Born on January 23, 1838 in Heppenheim, in the Grand Duchy of Hesse, Maria Anna Barbara Koob moved with her family the next year to Utica, New York. Her father became an invalid when Maria was in the eighth grade. She left school and worked in a factory to help support her family. By 1862 her younger siblings were old enough to take care of themselves, and she felt free to follow her heart’s desire by joining the Sisters of the Third Order Regulars of Saint Francis based in Syracuse, New York. After her novitiate, she served as a teacher and principal in the parochial schools set up for the children of German-speaking immigrants.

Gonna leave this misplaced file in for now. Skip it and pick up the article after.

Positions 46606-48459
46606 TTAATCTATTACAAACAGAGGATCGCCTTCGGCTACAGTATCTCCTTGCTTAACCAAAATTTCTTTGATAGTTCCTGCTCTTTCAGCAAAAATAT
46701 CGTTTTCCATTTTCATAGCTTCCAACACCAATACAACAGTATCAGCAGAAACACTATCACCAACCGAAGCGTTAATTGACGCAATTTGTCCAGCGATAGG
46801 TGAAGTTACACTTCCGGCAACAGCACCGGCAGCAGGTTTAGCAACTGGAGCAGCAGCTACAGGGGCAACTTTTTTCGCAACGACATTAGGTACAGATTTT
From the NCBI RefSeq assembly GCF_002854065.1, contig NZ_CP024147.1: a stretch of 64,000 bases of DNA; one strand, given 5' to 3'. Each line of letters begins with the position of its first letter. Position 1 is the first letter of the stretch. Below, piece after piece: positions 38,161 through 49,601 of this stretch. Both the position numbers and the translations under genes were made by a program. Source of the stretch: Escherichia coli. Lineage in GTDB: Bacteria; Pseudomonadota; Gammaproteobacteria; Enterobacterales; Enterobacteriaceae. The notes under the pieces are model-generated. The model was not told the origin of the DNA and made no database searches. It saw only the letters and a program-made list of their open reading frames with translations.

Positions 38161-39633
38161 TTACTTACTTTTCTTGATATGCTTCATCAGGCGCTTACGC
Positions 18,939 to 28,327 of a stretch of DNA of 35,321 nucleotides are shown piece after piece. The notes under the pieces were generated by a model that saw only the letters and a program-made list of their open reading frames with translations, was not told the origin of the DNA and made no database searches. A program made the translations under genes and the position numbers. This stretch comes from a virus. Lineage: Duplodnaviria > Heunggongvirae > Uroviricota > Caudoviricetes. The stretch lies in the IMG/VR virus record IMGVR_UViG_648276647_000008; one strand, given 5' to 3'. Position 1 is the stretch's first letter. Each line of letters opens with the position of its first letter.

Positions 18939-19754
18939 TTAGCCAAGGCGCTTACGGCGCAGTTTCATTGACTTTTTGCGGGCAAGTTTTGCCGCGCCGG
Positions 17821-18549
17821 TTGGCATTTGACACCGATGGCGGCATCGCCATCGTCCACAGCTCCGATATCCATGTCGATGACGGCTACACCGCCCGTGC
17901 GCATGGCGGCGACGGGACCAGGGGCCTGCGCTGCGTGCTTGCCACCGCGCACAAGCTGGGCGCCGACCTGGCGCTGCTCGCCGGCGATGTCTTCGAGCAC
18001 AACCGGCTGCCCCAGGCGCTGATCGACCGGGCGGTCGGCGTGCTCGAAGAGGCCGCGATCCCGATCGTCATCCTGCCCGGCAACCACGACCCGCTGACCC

She rapidly showed leadership and organizational skills and from 1870-1877 ran Saint Joseph’s Hospital in Syracuse. In 1883, by which time she was Superior General of her congregation, she received a plea for sisters to provide medical assistance to the leper colony on Molokai in Hawaii from the King of Hawaii. Fifty religious institutes had turned down the King, but he struck paydirt with the fifty-first. Mother Marianne responded enthusiastically, and she and six of her sisters landed in Honolulu on November 8, 1883. The sisters took charge of Kakako Branch Hospital which served as a receiving hospital for lepers from all over Hawaii, with the most serious cases sent to Molokai. The next year Mother Marianne, at the request of the Hawaiian government, set up Malulani Hospital, the first general hospital on Maui.